Letters and gifts would be dutifully delivered. From Singapore to the harbour at Shantou, on the eastern south of Guangdong province in China, it took 13 days for a parcel to arrive, and a persevering local footman in his straw sandals with an oil-paper umbrella would spend another 3 days to deliver the letters and goods, to far-flung, near inaccessible homes.
Letters: Hope and Desperation
Here are three more letters from China:
“Dear younger sister and brother-in-law,
I’ve heard that younger sister has confirmed to visit our ancestral home at the beginning of September. I’ve also received 40 Hong Kong dollars that sister had sent me. Brother has received it, please do not worry.
With the support from brother-in-law, my dear younger sister is returning to the ancestral home. I’m so thankful of you, brother-in-law. Now sister will be able to worship our ancestors on their ground, the root of her origin. Brother-in-law, you have displayed the highest moral standard of heaven and earth, and words of your kindness will be passed down for thousands of years.
Our deceased elder sister had ordered that our ancestral home should be restored. Dear sister, you and I are blood relations and joined by flesh and bones, now our elder sister has died and turned into a deity, only sister you and me are blood related. I do hope more of you would come back to the ancestral home.”……
“I’ve just received some money and medicine from you, dear sister. I’ve distributed your medicine away accordingly based on your instructions in your letter to me, so please do not worry.
Just before the Chinese New Year, I received yet another letter from you, my dear sister, with 240 Hong Kong dollars. I know that the 100 dollars was from our nephew ML, for his maternal uncle in China to spend during the Chinese New Year.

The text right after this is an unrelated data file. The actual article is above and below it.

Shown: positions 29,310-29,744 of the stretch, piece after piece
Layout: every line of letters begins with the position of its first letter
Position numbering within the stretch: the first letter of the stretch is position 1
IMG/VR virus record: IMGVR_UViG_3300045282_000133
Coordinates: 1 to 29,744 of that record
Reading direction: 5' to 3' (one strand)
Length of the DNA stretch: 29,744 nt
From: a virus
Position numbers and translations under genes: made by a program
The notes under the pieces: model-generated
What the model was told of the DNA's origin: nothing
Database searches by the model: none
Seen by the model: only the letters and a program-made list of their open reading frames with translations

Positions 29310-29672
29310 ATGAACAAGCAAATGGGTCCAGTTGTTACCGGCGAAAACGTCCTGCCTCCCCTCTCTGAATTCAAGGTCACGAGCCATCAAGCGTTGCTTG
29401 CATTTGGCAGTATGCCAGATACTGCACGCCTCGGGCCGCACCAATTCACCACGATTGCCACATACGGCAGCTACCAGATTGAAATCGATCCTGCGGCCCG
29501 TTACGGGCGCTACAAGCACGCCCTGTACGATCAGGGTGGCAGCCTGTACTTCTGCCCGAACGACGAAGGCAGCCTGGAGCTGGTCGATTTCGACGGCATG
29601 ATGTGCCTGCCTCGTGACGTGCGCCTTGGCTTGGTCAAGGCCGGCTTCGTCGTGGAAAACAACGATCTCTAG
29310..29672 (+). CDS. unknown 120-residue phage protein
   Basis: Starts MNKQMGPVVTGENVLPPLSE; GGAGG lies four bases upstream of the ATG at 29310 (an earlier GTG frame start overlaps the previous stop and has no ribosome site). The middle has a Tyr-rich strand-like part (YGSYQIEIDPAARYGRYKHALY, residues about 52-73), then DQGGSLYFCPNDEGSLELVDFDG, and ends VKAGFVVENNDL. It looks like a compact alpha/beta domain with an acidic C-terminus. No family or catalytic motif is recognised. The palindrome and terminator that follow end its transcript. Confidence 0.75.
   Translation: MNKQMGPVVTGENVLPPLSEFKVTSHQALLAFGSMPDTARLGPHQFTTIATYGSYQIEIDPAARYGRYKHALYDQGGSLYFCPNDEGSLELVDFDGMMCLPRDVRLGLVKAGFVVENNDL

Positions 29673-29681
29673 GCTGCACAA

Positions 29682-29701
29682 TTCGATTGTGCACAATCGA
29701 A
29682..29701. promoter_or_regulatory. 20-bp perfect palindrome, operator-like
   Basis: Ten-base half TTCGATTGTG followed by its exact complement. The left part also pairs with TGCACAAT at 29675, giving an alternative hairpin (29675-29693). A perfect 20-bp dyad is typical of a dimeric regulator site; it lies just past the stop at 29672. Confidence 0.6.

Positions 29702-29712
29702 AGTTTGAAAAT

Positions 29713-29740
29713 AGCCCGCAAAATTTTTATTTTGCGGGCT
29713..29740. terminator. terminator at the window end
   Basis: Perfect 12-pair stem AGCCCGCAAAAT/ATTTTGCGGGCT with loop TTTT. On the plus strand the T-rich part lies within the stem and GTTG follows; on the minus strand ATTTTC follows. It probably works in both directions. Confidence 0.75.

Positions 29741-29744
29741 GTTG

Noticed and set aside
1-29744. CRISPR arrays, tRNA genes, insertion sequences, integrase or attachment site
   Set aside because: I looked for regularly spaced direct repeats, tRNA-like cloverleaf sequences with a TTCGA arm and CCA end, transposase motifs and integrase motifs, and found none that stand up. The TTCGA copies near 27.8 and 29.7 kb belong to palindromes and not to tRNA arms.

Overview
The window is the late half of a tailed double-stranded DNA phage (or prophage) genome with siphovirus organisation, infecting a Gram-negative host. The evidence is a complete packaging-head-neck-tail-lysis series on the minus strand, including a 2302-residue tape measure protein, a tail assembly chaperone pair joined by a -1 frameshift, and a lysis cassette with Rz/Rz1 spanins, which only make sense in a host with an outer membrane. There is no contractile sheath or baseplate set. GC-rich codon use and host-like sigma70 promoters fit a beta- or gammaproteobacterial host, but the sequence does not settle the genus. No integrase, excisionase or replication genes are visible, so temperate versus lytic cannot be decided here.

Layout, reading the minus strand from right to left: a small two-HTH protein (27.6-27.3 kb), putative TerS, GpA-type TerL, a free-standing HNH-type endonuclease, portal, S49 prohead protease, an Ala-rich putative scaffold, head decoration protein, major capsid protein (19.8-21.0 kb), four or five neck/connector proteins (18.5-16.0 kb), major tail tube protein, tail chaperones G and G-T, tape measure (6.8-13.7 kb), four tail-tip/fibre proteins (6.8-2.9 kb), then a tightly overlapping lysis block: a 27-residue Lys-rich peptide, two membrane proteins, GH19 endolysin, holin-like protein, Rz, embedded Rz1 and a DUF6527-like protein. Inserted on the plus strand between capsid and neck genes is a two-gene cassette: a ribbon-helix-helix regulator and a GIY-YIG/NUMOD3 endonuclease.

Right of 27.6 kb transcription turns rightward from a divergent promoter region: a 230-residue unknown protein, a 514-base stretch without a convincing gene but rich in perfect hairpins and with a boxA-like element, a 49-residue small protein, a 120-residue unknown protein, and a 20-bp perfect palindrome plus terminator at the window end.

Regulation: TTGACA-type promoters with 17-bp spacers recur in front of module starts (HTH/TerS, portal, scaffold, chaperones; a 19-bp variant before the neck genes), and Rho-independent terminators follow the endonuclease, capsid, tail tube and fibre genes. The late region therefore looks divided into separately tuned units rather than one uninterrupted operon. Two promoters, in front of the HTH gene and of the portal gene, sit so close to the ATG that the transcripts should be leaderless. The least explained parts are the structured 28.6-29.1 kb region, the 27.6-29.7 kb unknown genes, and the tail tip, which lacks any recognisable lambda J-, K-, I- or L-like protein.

This just showed how much my nephew cares for his uncle, and he misses us too. Nephew gave us money to show his filial piety to his uncle, in remembrance of his mother who had just passed away. It also shows his gratitude to the grace of our ancestors.”
“I’ve received younger sister’s 20 renminbi (note: Chinese currency), ginseng 2 liang（note: Tael, a common Chinese unit of measurement 两. One tael is about 31.25g.)
Dear sister, you asked me in your last letter about how much it would cost to restore our old house. Sister, you visited our ancestral home once, and you know the situation well and our difficulties. I hope sister and brother-in-law can give us money generously. I think sister you should also get other nephews and nieces to help raise some of the money.
Sister, you are concerned about the rebuilding of our ancestral home, and brother has contacted some people about the building materials. I hope sister can reply to me immediately, so that our house can be rebuilt soon.
This year, the big temple in our ancestral village has also been restored…. I hope brother-in-law and nephews could return to China to worhip our ancestors and discuss the construction of the house.”
Tomorrow’s letter: Brother’s son needs a wife
The Letters from China series was inspired by Blog Exercises: Before the Blog by Lorelle VanFossen. You can find more Blog Exercises on Lorelle on WordPress. This is a year-long challenge to help you flex your blogging muscles.
My Related Posts:
- Letters from China: Part 10
- Letters from China: Part 9
- Letters from China: Part 8
- Letters from China: Part 7
- Letters from China: Part 6
- Letters from China: Part 5
- Letters from China: Part 4
- Letters from China: Part 3
- Letters from China: Part 1